Thursday, July 03, 2014

The cartoon moms are dead

I sometimes post about anti-father biases, but here is a pro-father bias, according to an article in The Atlantic:
Bambi’s mother, shot. Nemo’s mother, eaten by a barracuda. Lilo’s mother, killed in a car crash. Koda’s mother in Brother Bear, speared. Po’s mother in Kung Fu Panda 2, done in by a power-crazed peacock. Ariel’s mother in the third Little Mermaid, crushed by a pirate ship. Human baby’s mother in Ice Age, chased by a saber-toothed tiger over a waterfall. ...

A decade after my Peter Pan years, I began watching a lot of animated children’s movies, both new and old, with my son. The same pattern held, but with a deadly twist. Either the mothers died onscreen, or they were mysteriously disposed of before the movie began: Chicken Little, Aladdin, The Fox and the Hound, Pocahontas, Beauty and the Beast, The Emperor’s New Groove, The Great Mouse Detective, Ratatouille, Barnyard, Despicable Me, Cloudy With a Chance of Meatballs, and, this year, Mr. Peabody and Sherman. So many animated movies. Not a mother in sight.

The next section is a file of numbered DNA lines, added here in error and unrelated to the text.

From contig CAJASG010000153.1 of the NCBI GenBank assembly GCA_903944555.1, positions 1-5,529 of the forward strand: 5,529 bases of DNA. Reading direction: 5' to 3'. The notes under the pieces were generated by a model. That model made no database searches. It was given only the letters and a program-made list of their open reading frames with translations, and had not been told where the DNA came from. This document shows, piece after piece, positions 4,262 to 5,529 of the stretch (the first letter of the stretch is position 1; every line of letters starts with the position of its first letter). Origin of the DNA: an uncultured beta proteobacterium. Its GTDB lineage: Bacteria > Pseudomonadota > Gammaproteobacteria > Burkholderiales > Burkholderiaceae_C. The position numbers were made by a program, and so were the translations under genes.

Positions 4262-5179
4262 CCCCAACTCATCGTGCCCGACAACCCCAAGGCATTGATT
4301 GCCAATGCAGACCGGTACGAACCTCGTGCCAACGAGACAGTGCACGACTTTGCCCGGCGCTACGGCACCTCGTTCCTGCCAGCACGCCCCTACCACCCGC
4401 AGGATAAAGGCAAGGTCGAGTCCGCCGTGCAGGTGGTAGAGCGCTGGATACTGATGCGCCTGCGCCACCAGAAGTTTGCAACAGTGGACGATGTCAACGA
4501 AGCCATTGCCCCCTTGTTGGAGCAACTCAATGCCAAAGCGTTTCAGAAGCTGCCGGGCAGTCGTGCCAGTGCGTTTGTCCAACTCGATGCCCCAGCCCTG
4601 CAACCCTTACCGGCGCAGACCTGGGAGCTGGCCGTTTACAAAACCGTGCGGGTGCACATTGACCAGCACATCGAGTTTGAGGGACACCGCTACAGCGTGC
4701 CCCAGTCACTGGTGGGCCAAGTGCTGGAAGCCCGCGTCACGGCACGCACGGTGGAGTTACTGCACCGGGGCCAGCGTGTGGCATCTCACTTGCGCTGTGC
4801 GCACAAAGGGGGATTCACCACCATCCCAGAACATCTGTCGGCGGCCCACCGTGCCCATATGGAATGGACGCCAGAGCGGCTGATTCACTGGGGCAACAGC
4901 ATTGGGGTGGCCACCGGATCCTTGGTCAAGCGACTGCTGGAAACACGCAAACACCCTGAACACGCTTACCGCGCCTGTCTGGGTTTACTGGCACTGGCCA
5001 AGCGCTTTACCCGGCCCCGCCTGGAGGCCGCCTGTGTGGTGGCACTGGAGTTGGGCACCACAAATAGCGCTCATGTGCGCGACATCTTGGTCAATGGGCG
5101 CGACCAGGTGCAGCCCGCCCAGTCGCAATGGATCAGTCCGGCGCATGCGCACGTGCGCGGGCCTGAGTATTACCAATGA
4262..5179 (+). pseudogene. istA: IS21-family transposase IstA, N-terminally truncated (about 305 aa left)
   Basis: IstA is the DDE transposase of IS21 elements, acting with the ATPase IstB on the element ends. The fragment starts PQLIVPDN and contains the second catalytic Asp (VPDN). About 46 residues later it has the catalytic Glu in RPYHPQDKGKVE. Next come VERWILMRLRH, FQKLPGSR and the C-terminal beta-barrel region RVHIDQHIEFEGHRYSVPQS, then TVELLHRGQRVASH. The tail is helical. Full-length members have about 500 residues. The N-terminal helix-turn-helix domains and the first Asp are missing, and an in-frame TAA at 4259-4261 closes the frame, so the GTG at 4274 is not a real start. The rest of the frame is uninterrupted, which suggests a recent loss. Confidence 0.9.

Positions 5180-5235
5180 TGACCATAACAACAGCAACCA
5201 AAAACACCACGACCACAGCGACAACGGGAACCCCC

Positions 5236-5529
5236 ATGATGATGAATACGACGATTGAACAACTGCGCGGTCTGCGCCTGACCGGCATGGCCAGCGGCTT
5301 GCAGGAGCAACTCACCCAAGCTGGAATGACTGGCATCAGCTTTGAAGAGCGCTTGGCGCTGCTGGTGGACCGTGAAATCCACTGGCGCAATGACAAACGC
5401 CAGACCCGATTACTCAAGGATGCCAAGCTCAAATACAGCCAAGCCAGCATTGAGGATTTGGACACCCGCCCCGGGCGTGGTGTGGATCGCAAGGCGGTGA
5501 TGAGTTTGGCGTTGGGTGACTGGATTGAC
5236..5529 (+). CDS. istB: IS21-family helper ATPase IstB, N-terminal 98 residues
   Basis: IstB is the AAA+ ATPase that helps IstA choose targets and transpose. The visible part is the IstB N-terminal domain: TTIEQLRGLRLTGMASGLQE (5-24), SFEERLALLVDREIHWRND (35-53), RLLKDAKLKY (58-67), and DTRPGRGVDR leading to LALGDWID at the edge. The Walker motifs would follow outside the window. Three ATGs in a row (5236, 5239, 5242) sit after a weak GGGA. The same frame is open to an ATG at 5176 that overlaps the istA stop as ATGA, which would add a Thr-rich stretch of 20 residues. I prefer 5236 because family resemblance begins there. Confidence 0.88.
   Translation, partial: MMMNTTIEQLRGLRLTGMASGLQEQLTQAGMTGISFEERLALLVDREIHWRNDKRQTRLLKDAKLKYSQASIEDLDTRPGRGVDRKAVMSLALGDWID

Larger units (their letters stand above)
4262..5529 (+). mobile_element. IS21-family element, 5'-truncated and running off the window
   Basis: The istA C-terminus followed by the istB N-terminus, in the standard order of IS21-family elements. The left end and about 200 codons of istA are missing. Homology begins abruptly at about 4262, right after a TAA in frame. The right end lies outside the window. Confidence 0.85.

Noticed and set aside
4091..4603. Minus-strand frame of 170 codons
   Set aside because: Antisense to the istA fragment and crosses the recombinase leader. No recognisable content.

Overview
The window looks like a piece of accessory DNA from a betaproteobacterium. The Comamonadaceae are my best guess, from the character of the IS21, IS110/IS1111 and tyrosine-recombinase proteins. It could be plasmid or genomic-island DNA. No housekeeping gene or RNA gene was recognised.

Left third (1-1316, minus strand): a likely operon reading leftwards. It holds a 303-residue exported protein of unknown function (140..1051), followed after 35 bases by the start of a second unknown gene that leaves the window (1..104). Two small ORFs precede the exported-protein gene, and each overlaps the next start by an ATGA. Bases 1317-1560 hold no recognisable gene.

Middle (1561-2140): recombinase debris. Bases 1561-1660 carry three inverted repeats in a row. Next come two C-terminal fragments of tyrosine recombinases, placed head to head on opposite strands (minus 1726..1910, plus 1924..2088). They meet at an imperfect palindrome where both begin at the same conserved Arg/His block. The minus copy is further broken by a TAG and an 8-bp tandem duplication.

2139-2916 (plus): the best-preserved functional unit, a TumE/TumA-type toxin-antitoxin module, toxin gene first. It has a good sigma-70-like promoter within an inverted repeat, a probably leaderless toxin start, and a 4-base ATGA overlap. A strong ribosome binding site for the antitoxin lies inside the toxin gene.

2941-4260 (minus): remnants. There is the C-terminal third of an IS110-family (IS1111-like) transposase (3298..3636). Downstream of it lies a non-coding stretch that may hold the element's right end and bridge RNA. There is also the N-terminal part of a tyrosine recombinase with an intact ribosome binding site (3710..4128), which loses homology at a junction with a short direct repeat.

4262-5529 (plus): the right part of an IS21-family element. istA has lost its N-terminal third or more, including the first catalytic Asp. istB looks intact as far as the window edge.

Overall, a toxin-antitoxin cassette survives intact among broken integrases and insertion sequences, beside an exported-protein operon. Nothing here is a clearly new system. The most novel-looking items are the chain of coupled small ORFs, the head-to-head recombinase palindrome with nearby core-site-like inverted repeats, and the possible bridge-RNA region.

The cartoonist Alison Bechdel once issued a challenge to the film industry with her now-famous test: show me a movie with at least two women in it who talk to each other about something besides a man. Here’s another challenge: show me an animated kids’ movie that has a named mother in it who lives until the credits roll. Guess what? Not many pass the test. And when I see a movie that does (Brave, Coraline, A Bug’s Life, Antz, The Incredibles, The Lion King, Fantastic Mr. Fox), I have to admit that I am shocked … and, well, just a tad wary. ...

In a striking number of animated kids’ movies of the past couple of decades (coincidental with the resurgence of Disney and the rise of Pixar and DreamWorks), the dead mother is replaced not by an evil stepmother but by a good father. He may start out hypercritical (Chicken Little) or reluctant (Ice Age). He may be a tyrant (The Little Mermaid) or a ne’er-do-well (Despicable Me). He may be of the wrong species (Kung Fu Panda). He may even be the killer of the child’s mother (Brother Bear). No matter how bad he starts out, though, he always ends up good.

He doesn’t just do the job, he’s fabulous at it.
I have watched a bunch of Shirley Temple movies from the 1930s. She usually played an orphan. Sometimes there was a father figure, but never a mother.

The article does not really explain why the movie moms are dead.

2 comments:

paulmurray said...

Why the focus on mothers?

What do Spider Man, Batman, Superman, Frodo, Harry Potter and Luke Skywalker have in common?

They are all orphans.

George said...

You've got a point. I was overwhelmed by the list of recent Disney movies that I had not seen.